Last edited: Jul 1, 2012
  9. MMcLaren

    Well-Known Member

    Feb 14, 2010
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    That sounds reasonable. Maybe Tobias can clarify the discrepancy?
     
  10. WBahn

    Moderator

    Mar 31, 2012
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    I was about to ask, "What descrepancy? Why do you think it has a 360ppr encoder?" Then I went back to look it over and see where he stated that it has a 360ppr encoder. So, yes, he needs to clear it up. I'm not sure which one is more likely, since both could have been simple typos.

    If it is a 360ppr encoder, then the time resolution problem becomes more pronounced. The time between edges at 360rpm and 356.4rpm (1% less) become 231.5µs and 233.8µs. So he would need a resolution of a couple microseconds. Using a PIC with a timer and an interrupt capability, that should be doable.
     
  11. tracecom

    AAC Fanatic!

    Apr 16, 2010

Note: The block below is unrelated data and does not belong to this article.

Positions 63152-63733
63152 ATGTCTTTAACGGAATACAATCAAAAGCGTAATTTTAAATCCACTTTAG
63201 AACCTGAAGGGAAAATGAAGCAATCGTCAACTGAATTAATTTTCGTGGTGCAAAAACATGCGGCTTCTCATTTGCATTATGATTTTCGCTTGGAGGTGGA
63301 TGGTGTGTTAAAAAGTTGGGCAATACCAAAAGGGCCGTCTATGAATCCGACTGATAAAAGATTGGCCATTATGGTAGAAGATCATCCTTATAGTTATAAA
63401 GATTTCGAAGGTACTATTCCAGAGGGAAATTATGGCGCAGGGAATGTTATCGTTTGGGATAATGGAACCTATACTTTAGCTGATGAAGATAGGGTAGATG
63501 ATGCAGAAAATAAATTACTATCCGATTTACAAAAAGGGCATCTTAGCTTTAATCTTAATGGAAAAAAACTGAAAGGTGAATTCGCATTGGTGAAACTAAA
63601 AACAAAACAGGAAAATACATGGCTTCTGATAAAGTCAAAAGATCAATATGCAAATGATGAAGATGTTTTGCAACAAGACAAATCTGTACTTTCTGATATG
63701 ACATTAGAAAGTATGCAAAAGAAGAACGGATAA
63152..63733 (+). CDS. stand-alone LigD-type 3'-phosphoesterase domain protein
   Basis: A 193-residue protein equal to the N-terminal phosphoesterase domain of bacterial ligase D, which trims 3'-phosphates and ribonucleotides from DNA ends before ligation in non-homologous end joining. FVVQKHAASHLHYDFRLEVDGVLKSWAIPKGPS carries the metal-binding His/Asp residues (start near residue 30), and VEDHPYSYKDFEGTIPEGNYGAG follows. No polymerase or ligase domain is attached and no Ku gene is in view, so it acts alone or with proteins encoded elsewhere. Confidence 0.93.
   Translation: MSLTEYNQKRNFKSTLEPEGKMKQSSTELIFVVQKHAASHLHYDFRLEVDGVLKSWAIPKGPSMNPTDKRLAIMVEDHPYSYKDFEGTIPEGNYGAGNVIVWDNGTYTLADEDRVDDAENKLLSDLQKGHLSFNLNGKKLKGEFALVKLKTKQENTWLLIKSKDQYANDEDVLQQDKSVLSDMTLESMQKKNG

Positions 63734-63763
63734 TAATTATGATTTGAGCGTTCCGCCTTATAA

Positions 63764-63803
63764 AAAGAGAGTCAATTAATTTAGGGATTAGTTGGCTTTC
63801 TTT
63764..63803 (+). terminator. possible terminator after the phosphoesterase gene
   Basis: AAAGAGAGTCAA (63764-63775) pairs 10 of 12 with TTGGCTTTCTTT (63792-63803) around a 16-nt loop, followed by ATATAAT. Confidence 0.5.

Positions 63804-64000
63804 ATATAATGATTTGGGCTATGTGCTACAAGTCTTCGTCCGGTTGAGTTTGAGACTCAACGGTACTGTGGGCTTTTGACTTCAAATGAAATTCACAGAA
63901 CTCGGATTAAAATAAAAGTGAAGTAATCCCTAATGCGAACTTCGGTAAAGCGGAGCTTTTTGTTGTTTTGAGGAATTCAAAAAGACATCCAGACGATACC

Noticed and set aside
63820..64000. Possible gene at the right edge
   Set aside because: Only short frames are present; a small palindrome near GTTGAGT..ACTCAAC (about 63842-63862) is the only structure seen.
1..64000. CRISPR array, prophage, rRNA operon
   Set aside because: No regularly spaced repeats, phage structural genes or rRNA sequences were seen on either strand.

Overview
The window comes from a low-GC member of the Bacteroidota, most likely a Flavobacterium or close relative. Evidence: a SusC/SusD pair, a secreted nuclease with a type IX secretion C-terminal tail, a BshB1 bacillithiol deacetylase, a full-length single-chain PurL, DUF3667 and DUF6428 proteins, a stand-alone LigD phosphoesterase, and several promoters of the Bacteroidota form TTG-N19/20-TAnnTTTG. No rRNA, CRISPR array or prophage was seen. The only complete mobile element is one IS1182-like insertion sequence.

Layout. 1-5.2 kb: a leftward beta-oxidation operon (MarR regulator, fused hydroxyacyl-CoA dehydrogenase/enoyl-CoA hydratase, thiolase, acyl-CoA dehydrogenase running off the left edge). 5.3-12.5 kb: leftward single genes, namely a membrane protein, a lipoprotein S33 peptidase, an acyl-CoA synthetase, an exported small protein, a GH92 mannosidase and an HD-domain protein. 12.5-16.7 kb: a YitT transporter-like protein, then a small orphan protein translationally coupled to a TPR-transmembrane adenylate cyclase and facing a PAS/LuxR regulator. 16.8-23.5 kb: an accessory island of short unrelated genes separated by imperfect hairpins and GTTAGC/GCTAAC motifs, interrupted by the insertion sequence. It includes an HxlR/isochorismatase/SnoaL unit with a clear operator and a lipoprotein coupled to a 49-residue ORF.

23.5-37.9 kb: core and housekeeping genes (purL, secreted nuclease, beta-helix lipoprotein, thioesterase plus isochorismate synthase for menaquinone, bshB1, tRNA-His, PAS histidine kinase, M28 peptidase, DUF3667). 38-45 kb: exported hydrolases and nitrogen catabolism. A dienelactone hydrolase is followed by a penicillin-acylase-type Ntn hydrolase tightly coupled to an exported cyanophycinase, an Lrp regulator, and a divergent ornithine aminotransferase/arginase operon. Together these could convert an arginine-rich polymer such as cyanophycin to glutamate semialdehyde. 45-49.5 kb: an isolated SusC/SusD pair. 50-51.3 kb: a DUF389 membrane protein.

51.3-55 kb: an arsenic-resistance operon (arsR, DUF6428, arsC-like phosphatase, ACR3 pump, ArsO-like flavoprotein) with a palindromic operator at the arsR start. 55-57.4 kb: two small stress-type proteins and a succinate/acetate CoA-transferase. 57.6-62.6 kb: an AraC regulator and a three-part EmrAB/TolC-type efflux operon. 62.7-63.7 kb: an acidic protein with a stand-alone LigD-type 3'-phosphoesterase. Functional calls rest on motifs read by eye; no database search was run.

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    I think the CD4024 will work. It contains seven cascaded toggle flip flops and is designed to divide by powers of two up to 128, so you should be able to avoid code changes to your PIC.
     
  12. Tobias

    Thread Starter Active Member

    May 19, 2008
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    I made a typo, its max is 60 rpm...360hz. I have it working great now using four flip flops, I just want to eliminate some components.CD4024 looks interesting Thanks
     
  13. Sensacell

    Well-Known Member

    Jun 19, 2012
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    Hmmm? How about a 4040 12-stage binary ripple counter?

    Or is that too easy?